John Kerry hints at a shift in US policy, details of which could emerge tomorrow at the Friends of Syria conference in Rome. Taimur Khan reports from New York
Syrian rebels 'deserve support', says US secretary of state
NEW YORK // Syrian rebels deserve more support if Bashar Al Assad refuses to negotiate a political solution to the civil war, the new US secretary of State John Kerry said yesterday.
"If the president of the country decides he isn't going to come and negotiate and he's just going to kill his people, then you at least need to provide some support for the people who are fighting," Mr Kerry told students in Berlin.
Russia, Syria's main ally, urged Washington yesterday to steer the Syrian opposition to hold unconditional talks with the regime.
Mr Kerry has hinted at a shift in US policy to increase support for the rebels, details of which could emerge tomorrow at the Friends of Syria conference in Rome.
"We are determined that the Syrian opposition is not going to be dangling in the wind wondering where the support is or if it's coming," Mr Kerry said after a meeting with the British foreign secretary William Hague at the start of his nine-country trip to Europe and the Middle East, his first as Washington's top diplomat.
"And we are determined to change the calculation on the ground for President Assad."
The centrepiece of Mr Kerry's first diplomatic efforts abroad will be the Rome conference, which almost became an embarrassing failure before it even began after the Syrian opposition coalition said on Saturday it would boycott the talks over frustration with the West's inaction in the face of the Syrian military's continuing attacks on civilians.
After a flurry of diplomatic activity by the US state department over the weekend, the Syrian National Coalition leader Moaz Al Khatib said the opposition leadership would attend the meeting with western supporters.
Averting the opposition boycott put Mr Kerry in a stronger position before his meeting in Berlin yesterday with his Russian counterpart, Sergey Lavrov. US state department spokeswoman Victoria Nuland said the discussed how they could implement the so-called Geneva Agreement, which is designed to get the Syrian government and rebels to plan a transitional government for the time after Mr Al Assad leaves office.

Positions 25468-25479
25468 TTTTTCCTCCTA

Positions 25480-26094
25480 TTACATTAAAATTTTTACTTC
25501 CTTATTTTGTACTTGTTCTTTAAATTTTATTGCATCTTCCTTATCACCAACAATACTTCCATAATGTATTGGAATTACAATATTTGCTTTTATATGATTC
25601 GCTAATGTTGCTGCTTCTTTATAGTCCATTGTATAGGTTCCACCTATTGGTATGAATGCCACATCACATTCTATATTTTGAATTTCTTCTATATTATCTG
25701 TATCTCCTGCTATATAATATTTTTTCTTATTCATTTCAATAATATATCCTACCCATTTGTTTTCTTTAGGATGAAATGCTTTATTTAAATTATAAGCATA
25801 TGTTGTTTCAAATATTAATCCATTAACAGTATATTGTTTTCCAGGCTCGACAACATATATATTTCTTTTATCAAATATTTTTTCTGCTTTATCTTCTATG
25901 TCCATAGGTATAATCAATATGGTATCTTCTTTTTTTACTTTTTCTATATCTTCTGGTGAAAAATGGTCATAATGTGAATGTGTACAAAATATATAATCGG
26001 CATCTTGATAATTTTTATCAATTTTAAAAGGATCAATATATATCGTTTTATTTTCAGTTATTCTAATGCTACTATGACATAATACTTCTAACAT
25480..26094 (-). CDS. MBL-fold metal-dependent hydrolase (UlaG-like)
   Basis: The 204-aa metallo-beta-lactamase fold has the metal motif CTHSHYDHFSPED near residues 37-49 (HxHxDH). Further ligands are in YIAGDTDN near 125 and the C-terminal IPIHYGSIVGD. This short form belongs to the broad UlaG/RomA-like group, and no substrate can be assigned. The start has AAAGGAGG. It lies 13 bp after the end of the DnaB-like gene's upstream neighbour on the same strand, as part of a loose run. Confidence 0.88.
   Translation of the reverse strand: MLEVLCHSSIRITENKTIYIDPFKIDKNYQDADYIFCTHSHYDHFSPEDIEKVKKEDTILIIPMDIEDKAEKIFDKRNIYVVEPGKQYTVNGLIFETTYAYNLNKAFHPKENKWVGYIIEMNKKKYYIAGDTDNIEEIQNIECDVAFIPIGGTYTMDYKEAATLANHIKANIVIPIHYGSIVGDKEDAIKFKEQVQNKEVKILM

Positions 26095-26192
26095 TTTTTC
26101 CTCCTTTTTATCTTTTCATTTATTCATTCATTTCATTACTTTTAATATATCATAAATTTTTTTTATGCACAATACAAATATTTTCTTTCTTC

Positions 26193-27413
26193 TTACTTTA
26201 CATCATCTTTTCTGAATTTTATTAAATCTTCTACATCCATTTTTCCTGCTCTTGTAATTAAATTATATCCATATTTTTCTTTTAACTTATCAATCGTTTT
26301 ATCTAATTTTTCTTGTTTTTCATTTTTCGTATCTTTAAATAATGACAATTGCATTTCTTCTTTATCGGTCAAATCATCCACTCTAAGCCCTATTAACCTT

Before leaving for Berlin yesterday, Mr Lavrov said he would urge the US to press the Syrian opposition to hold direct talks with Mr Al Assad, and without the condition that he relinquish power.
But he added that prospects for talks were growing dimmer because "extremists", including the main opposition group, the SNC, "block initiatives to start dialogue".
On a visit to Moscow on Monday, Syria's foreign minister Walid Al Moallem appeared to call for just such a dialogue with the rebels, saying Damascus was "ready for a dialogue with anyone who's willing, even with those who carry arms".
It was the first time a senior Syrian official had said the government was willing to talk with the rebels.
It was unclear whether the regime would demand that the rebels cease fighting as a condition, but increased lethal assistance would probably be the opposition's main demand at the meeting in Rome.
The US and its European allies have so far refused to include weapons in their aid to Syrian rebels because they fear some rebel groups are allied with Al Qaeda. But the US administration is coming under increasing domestic pressure from both parties in Congress to begin directly arming rebels who are moderate nationalists.
"We know who they are, and I think it's time we made that move," Eliot Engel of New York, a senior Democrat on the House foreign affairs committee, said on Sunday.
Reports in recent days suggest that Saudi Arabia is stepping up shipments of powerful weapons procured in Croatia to moderate Syrian rebels in the south of the country, via Jordan.
US officials told The New York Times that the decision to increase the supply of infantry weapons, including recoilless rifles and anti-tank rockets, was based on fears by the US and its European and Arab allies that well-equipped militant groups were becoming increasingly influential among the opposition fighters.
It remains unclear if Washington has played any role in the increased flow of weapons or in vetting which rebel groups are deemed eligible to receive them.
The latest UN estimates for the number of refugees who have fled the country stands at 925,908, with hundreds of thousands more who never registered as refugees.